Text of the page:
Steph explained how he came to write 'Gold'. "Well, I started writing 'Gold' about three years ago. I had to take some time off from music and - just life basically. I got really sick and ended up in hospital, and it was there that I was diagnosed with post-traumatic stress disorder. I've had it since I was 16 from violent trauma which I was a victim of and also some stuff that happened to me when I was homeless in 2005, but I didn't talk about it, I just kinda thought I could bury that stuff. As it turned out, that was the reason - one of the reasons anyway - that I self-medicated with alcohol and prescription medications, just to kinda use them as emotional painkillers. I went through 12 weeks of sort-of intense therapy I suppose is the best way to view it; CBT and stuff like that. I've never been able to express myself emotionally, I kind of learned it, you know, I buried them deep: it's quite a Scottish cultural thing for men to, you know, 'man up' I suppose. Feelings didn't really exist when I grew up, you know, and my therapist at the time in the hospital said 'Why don't you write about how you feel?' and I thought 'Okay, I'll give it a crack'. The first half of the album is basically about that journey and engaging emotionally after coming off the medication I'd been on for about 20 years. I was struggling spiritually because I was so wrapped up in myself, I mean I was praying and praying and I just didn't feel like there was any resolve, but it wasn't until I was able to come out of the other side of that process that I was able to understand that I needed to go through that emotional pain to realise that it wasn't gonna actually hurt me, and it was part of my nature to know what it's like to grow outside my comfort zone. Basically the whole album is about still being precious in your brokenness because life goes on, people are still precious and they don't lose any value when they're broken, you know. And that's basically what the album's about."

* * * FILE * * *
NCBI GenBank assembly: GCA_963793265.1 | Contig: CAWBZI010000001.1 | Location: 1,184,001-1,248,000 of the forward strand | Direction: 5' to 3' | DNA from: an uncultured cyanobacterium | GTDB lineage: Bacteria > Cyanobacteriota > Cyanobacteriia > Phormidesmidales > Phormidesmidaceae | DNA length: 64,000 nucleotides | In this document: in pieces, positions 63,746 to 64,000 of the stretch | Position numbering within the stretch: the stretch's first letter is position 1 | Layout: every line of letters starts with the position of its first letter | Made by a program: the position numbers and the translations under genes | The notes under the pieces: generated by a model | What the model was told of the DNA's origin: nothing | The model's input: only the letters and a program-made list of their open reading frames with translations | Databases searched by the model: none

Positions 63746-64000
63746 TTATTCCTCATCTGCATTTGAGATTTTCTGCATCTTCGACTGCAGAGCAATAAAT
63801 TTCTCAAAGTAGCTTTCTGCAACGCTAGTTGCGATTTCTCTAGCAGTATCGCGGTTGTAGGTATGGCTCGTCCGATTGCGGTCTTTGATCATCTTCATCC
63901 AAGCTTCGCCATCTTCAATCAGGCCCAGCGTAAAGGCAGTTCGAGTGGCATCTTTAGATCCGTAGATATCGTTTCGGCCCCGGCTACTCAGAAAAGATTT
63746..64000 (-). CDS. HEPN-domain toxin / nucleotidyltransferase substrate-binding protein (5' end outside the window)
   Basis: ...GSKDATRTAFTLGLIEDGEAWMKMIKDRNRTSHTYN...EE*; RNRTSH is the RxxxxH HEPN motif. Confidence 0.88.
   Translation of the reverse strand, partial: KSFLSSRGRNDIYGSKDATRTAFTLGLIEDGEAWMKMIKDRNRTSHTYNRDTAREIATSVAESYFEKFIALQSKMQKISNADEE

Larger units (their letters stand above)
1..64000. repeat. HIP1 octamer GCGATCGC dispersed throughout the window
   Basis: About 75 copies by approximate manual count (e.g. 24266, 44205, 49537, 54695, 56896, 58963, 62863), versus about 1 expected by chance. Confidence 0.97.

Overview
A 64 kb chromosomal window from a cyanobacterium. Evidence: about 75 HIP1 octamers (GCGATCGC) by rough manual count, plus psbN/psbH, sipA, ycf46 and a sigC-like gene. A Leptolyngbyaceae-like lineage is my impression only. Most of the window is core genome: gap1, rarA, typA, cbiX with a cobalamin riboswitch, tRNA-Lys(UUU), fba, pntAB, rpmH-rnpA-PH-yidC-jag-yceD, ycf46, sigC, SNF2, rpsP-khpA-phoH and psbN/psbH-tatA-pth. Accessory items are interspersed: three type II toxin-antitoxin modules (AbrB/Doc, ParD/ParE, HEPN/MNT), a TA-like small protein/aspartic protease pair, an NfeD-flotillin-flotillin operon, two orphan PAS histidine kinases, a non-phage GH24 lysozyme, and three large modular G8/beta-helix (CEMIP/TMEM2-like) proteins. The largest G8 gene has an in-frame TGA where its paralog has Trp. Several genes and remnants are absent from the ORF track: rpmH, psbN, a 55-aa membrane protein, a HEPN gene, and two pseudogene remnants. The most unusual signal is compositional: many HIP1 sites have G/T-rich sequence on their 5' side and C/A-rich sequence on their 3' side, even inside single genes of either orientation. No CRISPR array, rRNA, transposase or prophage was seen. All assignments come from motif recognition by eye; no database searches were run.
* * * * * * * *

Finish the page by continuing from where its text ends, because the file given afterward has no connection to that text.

During the depths of his mental struggle, it was particularly difficult for the songsmith to attend church. He admitted, "I knew God loved me - I know God loves me, but the trouble is I didn't agree with him at the time, which really kinda separated my spirit away, and I only really went to church to appease my wife, and I was judging everybody there doing all their thinking for them, thinking that they were all thinking about me because I've got nothing better to do on a Sunday. It was just fully resentment, it was all mirrors, it was all basically how I felt about myself because every time I looked in the mirror I just had nothing good to think about myself. I was so wrapped up in my shame and guilt. The truth is everybody else just did the best that they could, and that meant reaching out and saying 'Look, we're praying for you, do you wanna pray?' That's alright because people very often don't understand and won't understand what you're going through when it comes to mental health so they do the best that they can. Don't get me wrong, I mean I totally judged people for saying 'Oh we're praying for you.'